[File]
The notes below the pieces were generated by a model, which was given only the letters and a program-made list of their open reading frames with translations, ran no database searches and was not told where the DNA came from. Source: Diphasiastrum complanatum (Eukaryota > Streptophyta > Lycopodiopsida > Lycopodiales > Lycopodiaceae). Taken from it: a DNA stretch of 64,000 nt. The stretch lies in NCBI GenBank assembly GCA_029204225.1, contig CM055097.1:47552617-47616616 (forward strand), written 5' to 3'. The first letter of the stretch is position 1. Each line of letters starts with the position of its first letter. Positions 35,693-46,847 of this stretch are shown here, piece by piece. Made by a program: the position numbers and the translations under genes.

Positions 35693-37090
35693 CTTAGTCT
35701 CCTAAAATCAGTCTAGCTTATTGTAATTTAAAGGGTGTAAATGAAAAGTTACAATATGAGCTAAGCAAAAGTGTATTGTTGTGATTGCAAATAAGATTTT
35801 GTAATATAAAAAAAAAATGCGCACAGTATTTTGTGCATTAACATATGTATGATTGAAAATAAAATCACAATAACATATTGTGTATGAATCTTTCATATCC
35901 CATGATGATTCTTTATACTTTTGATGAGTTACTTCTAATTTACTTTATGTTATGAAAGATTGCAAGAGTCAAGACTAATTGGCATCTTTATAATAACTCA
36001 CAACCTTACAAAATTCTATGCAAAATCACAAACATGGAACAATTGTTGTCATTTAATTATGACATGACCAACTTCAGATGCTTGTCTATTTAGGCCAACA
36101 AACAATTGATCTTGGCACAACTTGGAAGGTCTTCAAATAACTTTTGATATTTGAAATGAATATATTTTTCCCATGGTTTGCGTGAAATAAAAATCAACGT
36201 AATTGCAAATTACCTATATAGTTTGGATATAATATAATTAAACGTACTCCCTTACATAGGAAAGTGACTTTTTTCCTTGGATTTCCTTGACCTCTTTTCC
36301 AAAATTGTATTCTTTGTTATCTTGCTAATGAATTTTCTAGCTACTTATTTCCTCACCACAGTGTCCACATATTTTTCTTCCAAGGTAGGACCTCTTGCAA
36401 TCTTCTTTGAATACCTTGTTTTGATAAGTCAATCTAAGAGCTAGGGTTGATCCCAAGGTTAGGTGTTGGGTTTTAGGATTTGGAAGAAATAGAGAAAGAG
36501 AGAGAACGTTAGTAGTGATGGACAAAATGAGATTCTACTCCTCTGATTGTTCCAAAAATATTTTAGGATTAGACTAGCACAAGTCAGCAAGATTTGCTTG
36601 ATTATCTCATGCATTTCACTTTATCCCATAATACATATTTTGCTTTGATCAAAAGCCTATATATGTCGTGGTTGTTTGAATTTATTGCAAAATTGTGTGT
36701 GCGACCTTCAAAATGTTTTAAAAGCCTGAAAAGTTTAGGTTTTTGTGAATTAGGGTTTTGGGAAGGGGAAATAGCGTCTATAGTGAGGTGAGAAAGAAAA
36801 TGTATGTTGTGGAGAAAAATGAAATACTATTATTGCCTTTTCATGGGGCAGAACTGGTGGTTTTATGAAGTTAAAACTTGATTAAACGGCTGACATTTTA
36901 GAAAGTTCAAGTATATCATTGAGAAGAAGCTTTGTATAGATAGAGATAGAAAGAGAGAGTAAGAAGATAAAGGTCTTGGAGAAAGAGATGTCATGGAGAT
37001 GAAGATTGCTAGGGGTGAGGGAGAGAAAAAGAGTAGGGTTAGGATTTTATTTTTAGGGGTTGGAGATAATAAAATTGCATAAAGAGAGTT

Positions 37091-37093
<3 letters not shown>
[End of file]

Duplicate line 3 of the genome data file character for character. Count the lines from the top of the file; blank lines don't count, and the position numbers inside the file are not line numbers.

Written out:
35693 CTTAGTCT